Vespa P200 Review
Model and instructions by The Arvo Brothers
Ramon and Amador (The Arvo Brothers) are at it again and the end result is amazing!
After the releases of two instruction books, one on the supperb Kaneda's Bike (I'm still sourcing out the parts) and another on a massive Alien sculpure, they now turn to a non-sci-fi theme and reveal a new model with instructions on how to build it: Piaggio's Vespa P200.
Though not the most beautiful of Piaggio's Vespas, their ubiquity in the 80s and 90s make these bikes to be a pop-culture icon (you can read more about the P200 here) for anyone who was a child on those decades.
For those unfamiliar with the bike, this is what Ramon and Amador were aiming for:
If you have already purchased any of Arvo Brother's prior books, then you can know what to expect: a very professional and stylized edition
What differs on this Vespa (digital) book is no reference on the history behind the build, which are so engrossing on their two other publications (Alien and Kaneda's bike).
Nevertheless, we are awarded with a 152 page, image rich, pdf, covering the 158 steps to assemble the 688 pieces that make the model up.
Instructions are crystal clear as we've come to be accustumed with these Builders.
The Arvo Brothers pasted a sample on their Facebook profile, which I'll use to depict the instruction style.
The isometric perspective is quite handy in depicting the build steps and no confusion ever arises (probably aided by reduced color pallete of this build, comprise of black, white, dark and light gray pieces).
Alongside with the construction steps of the main build, Ramon and Amador also include alternative construction steps, as a way to avoid harder to get parts (namelly, a) 4866 windscreen in white; b) 32439b technic disk; and c) 18653 brick arch inverted in white).
These alternatives are nice, however the model looks better in its original form (as is to be expected).
The Vespa P200 model is one suited for color swaps, however the pieces in use do not allow for a direct translation of the model into other colors (how I want an orange one).
My only complaint relates to the parts list, as the creators stick to a generic "Light Gray" "Dark Gray" differentiation, not taking into consideration the "Light Bluish Gray"/"Light Gray" distinction (as well as the "Dark Bluish Gray"/"Dark Gray" specificities.
This is just a minor nuissance in correctly selecting the parts you "already have"/"need to order" so you can complete the build.
As mentioned above, instruction steps are clear and follow a very modular logic, almost seeming we are building a kit bike (or a real bike for that matter):
. Body frame;
. Left and right side panels;
If you are familiar with past works of the Arvo Brothers, than you know official tire availability is no hurdle to their creative skills, and it so happens in this Vespa model:
You'll be amazed to know that what you see are two 56x28 ZR Street tires bent out shape by 10 wide disks.
Although hard to pull through, this building technic provides the wheel size needed to compliment the accurateness of the whole build.
The body frame:
As expected, this part covers most of the build and is where all the other segments will be placed.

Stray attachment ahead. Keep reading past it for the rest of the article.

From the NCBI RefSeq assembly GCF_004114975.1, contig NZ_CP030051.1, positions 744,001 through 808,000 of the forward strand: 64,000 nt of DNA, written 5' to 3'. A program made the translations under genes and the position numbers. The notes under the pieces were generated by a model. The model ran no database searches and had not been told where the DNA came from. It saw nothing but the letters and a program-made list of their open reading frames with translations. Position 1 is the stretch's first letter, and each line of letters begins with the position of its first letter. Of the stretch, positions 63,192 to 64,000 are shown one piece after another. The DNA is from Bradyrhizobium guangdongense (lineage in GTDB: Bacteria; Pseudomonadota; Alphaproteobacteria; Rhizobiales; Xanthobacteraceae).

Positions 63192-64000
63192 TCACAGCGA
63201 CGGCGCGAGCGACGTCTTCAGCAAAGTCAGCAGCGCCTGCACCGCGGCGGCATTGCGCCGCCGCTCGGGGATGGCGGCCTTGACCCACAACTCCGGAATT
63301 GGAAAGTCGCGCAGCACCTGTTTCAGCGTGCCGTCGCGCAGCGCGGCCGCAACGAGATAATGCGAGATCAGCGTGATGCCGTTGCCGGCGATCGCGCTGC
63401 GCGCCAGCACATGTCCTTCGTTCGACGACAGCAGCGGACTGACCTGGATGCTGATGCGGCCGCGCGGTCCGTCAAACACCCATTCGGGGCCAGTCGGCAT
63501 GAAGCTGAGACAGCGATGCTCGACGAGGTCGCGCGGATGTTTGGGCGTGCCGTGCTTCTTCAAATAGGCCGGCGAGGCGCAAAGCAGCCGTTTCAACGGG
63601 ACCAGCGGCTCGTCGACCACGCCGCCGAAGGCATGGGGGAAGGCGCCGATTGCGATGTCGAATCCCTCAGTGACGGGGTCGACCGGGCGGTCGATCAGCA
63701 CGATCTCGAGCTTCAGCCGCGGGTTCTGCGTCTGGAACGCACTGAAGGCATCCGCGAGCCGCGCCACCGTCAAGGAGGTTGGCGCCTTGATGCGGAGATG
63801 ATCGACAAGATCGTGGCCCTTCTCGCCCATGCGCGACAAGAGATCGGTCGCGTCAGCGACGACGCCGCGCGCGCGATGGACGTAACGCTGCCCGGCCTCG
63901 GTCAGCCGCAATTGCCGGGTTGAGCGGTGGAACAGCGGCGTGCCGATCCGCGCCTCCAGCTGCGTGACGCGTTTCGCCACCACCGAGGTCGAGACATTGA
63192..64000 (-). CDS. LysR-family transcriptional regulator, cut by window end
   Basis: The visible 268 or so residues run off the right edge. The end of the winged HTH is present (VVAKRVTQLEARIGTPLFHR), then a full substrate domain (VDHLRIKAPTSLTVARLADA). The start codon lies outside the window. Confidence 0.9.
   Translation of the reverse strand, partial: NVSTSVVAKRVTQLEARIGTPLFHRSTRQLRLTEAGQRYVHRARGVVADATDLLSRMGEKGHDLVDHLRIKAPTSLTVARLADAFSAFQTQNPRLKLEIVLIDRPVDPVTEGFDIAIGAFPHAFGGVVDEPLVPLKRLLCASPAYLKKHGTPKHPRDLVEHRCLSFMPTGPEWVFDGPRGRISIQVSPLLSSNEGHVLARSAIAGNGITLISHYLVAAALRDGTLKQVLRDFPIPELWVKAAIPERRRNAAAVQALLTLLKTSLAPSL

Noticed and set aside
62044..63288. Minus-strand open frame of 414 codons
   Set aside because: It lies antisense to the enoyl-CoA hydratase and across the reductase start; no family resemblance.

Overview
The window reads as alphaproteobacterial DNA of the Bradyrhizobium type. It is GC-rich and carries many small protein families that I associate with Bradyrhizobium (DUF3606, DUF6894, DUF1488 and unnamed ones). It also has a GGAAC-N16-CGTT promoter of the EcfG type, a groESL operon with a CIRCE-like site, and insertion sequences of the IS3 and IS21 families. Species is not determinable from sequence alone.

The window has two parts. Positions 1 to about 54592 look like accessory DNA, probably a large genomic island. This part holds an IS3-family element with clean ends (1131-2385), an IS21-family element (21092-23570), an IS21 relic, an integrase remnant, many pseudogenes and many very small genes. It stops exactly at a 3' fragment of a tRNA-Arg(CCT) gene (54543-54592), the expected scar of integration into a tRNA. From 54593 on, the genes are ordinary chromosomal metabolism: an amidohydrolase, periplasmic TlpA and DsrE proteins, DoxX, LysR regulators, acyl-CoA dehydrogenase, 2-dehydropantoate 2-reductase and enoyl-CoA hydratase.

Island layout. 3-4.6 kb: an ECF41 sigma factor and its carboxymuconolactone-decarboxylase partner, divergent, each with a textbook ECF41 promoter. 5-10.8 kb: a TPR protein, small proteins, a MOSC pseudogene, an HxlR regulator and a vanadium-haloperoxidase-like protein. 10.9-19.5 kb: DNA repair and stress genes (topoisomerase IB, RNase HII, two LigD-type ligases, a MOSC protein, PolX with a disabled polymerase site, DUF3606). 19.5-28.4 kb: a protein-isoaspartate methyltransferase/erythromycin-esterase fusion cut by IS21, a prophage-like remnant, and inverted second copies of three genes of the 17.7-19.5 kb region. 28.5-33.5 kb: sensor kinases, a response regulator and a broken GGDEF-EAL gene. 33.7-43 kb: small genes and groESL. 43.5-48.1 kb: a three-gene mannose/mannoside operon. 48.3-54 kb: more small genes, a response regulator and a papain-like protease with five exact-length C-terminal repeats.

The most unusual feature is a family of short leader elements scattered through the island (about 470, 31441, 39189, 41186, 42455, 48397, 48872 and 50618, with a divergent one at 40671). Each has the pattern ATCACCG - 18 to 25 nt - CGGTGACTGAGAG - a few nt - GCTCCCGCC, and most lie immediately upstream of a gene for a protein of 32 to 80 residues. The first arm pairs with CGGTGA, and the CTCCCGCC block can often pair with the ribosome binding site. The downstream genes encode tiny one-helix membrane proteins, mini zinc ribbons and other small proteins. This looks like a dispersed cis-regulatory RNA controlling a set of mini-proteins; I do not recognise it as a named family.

You can already see some of the iconic elements of this bike
One can already see the distinctive hallmarks of the P200 just on this segment of the build, namely the inner arches, the seat and, especially, the curved front guard.
Lovely is the inclusion of the grip detail on the floor of the bike, so accurate depicting the original model.
The side panels:
The side panels of the Vespas, along side the front guard, are the trademarks of these bikes, giving them a rounded (to the extreme in the 60's models) shape, a shape hard to translate in lego bricks.
These side panels hold, on the right, the engine bay and, on the left, the spare tire, duly encased.
The right panel (engine bay)
The left panel (tyre bay)
Both panels, from the front and from behind.
As you can see, Ramon and Amador pulled the shapes quite accurately.
Another distinctive element of the Vespa's are their large front lights and curved encasing.
Although simple in appearance, the steps into making the curves and angles of the handlebar are amazing, leading to a very accurate representation:
Fully assembled model:
As it frequently happens, the full model is much more than the mere addition of its parts:
My photo skills fail me in correctly showcasing this model's beauty, but you can refer to Arvo's own (rendered) showcase here.
The handlebar is an hassle to correctly place as it suffers from the "Wall-e" syndrome, always rotating to unwanted angles.
Nevertheless, I would still note the most amazing details on this build:
The curved inner arches (can't stop admiring them)
The curved front guard.
The right side panel (engine bay)
. clear and stylized instructions;
. less costly than the other hard covered instructions books by the Arvo Brothers;
. no impossible to obtain pieces;
. overall moc cost to range from 150 € to 200 € (maybe less if only used parts are purchased);
. beautyful model;
. would love a hard cover book (both to get further insight on the model and to place it alongside Kaneda and Alien books);
. color selection could be improved in the parts list;
. handle bar is somewhat loose (might be my construction skills);
. limited functions (if what you want is not a display piece);
. A not to be missed edition.
For further details, visit the Arvo Brothers webpage here.